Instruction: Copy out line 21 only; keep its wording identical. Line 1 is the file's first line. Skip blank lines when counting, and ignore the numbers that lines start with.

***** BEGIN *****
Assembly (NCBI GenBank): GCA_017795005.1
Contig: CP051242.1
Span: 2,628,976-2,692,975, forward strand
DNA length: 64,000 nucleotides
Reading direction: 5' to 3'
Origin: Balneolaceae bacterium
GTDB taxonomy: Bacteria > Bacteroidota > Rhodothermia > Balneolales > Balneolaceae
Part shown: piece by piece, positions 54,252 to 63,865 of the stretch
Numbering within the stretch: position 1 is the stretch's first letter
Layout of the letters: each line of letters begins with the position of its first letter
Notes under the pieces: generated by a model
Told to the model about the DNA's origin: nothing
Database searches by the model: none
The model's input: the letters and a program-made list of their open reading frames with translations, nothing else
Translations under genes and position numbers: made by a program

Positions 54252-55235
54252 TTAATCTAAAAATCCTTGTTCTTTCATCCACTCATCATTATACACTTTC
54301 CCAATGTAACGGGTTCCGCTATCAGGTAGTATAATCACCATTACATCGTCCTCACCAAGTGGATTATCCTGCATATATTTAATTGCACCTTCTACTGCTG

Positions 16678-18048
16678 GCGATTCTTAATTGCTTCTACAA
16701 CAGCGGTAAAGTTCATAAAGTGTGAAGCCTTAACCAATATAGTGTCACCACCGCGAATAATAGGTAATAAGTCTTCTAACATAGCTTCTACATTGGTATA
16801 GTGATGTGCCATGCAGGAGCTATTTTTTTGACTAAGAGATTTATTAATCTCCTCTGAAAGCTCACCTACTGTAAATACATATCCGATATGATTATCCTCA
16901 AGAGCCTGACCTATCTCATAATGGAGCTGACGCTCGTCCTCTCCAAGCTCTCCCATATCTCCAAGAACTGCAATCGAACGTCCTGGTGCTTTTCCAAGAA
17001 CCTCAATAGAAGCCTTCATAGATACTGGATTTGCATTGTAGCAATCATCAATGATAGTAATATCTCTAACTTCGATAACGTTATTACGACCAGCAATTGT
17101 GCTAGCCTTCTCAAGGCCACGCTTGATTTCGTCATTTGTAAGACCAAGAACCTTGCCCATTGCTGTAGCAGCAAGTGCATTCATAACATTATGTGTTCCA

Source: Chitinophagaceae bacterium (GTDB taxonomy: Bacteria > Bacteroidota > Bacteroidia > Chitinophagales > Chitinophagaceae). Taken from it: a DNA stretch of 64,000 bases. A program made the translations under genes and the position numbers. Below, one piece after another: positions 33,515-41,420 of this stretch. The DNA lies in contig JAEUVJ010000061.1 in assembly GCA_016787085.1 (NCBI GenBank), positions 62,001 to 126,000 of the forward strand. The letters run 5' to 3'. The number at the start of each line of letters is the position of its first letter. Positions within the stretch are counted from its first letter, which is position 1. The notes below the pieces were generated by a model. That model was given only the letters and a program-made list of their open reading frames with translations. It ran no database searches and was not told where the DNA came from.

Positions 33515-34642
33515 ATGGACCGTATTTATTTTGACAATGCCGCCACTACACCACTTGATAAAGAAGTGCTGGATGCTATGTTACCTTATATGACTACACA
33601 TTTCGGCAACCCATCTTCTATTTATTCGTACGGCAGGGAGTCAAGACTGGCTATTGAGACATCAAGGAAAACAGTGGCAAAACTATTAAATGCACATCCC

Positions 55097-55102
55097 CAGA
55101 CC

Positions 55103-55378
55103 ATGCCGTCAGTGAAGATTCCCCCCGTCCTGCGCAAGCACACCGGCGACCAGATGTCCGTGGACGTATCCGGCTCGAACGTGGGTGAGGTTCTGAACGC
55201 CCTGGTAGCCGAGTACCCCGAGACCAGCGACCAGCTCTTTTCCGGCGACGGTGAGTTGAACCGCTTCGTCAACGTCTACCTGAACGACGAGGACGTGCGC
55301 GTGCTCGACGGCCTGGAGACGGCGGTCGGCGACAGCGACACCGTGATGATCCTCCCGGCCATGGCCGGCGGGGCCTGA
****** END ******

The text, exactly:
16701 CAGCGGTAAAGTTCATAAAGTGTGAAGCCTTAACCAATATAGTGTCACCACCGCGAATAATAGGTAATAAGTCTTCTAACATAGCTTCTACATTGGTATA